Scientists from Canada showed that listening to music during gait training could help patients with Parkinson’s Disease.
Gait disturbances is one of the main characteristics of Parkinson’s Disease (PD). It has been associated with increased risk of falling, diminished mobility, and reduced quality of life. In addition to that, patients with PD have difficulties when it comes to dual tasking; walking and performing a secondary task like talking. This is known as dual task interference and is thought to be associated with the incidents of falling amongst people with PD.
One rehabilitation strategy of PD that seems to be effective includes the use of rhythmic auditory during gait training sessions. de Bruin and colleagues attempted to investigate whether a similar effect would be observed if the cue was a musical piece or “walking song”. They did this by implementing a 13-week home based music and walking program on 11 volunteers with PD. The music used were commercially available songs, unaltered, familiar and enjoyable to individual patients. The tempo of the selected song was matched to each patient’s walking cadence. The control group attended a gait training programme that wasn’t acco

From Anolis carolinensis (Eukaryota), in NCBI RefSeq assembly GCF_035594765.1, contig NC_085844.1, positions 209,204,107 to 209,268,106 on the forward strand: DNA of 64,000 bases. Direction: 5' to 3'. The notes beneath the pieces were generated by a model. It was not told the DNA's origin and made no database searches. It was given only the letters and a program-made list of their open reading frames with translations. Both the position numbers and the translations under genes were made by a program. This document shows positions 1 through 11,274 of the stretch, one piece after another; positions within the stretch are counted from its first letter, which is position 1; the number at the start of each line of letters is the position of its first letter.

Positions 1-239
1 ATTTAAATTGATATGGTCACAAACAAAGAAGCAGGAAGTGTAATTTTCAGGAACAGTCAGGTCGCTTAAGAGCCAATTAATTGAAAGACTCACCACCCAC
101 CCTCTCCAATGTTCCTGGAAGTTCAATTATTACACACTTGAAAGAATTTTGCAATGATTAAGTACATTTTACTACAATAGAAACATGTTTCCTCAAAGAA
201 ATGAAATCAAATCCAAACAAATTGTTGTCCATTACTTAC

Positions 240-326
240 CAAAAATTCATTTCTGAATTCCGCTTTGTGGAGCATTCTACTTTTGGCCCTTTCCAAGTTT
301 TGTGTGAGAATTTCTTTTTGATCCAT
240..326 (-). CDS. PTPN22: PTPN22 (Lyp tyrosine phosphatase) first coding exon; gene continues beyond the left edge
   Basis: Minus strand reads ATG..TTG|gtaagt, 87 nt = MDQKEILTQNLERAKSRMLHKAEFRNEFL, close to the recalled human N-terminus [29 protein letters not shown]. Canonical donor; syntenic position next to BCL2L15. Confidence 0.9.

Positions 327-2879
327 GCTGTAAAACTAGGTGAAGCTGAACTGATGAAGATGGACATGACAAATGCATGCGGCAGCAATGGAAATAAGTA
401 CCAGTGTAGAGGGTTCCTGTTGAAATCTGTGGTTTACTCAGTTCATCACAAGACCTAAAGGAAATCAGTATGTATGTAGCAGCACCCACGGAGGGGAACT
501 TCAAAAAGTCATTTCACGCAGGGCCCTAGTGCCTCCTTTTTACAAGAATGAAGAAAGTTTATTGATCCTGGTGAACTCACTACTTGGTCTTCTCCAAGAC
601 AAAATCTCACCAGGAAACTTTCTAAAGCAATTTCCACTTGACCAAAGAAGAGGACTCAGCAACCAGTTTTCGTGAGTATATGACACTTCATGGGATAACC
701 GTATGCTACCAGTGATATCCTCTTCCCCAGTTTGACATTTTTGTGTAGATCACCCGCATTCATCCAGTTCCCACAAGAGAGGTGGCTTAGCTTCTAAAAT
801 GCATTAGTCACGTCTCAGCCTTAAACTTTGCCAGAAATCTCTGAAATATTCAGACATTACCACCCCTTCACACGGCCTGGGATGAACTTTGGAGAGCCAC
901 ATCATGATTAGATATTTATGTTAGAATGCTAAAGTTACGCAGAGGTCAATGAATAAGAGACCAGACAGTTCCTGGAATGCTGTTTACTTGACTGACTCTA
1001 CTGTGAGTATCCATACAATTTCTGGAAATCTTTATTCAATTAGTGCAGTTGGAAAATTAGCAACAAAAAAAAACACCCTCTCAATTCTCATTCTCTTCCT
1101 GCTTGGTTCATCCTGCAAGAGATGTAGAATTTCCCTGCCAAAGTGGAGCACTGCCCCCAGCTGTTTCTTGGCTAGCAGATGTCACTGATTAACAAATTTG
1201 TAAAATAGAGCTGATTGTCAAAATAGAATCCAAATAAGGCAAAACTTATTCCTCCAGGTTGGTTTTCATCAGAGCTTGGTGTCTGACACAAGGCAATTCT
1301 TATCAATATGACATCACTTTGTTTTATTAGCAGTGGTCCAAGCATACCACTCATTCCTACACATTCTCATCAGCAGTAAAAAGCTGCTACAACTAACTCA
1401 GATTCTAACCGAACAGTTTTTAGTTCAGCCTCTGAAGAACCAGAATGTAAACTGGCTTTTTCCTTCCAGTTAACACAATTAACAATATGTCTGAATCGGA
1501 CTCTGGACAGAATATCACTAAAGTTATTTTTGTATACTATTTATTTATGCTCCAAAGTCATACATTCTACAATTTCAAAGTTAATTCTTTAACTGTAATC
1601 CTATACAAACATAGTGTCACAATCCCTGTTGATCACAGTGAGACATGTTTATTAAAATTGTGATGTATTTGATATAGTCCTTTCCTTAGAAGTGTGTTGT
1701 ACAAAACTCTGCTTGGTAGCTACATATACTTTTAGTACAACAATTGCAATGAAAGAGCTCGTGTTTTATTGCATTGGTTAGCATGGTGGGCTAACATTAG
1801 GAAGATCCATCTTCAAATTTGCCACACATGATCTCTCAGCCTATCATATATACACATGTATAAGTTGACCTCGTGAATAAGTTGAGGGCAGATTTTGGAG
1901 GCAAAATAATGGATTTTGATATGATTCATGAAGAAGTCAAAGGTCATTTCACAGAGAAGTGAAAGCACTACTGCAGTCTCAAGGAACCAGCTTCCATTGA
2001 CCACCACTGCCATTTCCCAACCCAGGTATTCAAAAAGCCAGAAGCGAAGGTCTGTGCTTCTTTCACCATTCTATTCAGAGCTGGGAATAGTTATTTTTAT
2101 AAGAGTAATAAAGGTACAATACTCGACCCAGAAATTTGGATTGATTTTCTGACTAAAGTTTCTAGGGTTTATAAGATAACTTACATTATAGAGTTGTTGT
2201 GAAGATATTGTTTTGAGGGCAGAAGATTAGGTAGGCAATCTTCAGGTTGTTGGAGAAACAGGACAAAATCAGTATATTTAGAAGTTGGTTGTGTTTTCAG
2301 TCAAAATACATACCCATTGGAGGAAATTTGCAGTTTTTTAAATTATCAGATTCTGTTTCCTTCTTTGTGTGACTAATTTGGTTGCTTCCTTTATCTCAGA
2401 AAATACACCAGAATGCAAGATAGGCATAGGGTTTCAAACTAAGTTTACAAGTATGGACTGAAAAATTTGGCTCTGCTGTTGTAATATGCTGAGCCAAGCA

The group of PD patients that underwent a 13 week music programme showed improved gait performance compared to the control group. In particular, marginal improvements were reported in gait velocity, cadence, and stride time. The same patterns of improvements were observed in the dual task condition. Moreover, listening to music during training did not lead to increased falls. This suggests that this practice is safe.
The mechanism that led to these improvements is not fully understood. One possible explanation proposed that music may have enhanced gait performance through increasing the patients’ aﬀective arousal. This is possible as the arousal potential of the music was intentionally high in this study; the pieces were selected based on familiarity and enjoyment. Another explanation suggests that training and listening to music could be seen as a dual tasking condition. Listening to music can be seen as a cognitive demanding task and practising two tasks at the same time (walking and listening to music) allows the improvement of task-coordination skills.
The results of this study indicate that the use of cadence-matched, salient music to accompany walking is a feasible and enjoyable intervention for use amongst patients with mild to moderate PD.
de Bruin N, Doan JB, Turnbull G, Suchowersky O, Bonfield S, Hu B, & Brown LA (2010). Walking with music is a safe and viable tool for gait training in Parkinson’s disease: the effect of a 13-week feasibility study on single and dual task walking. Parkinson’s disease, 2010 PMID: 20976086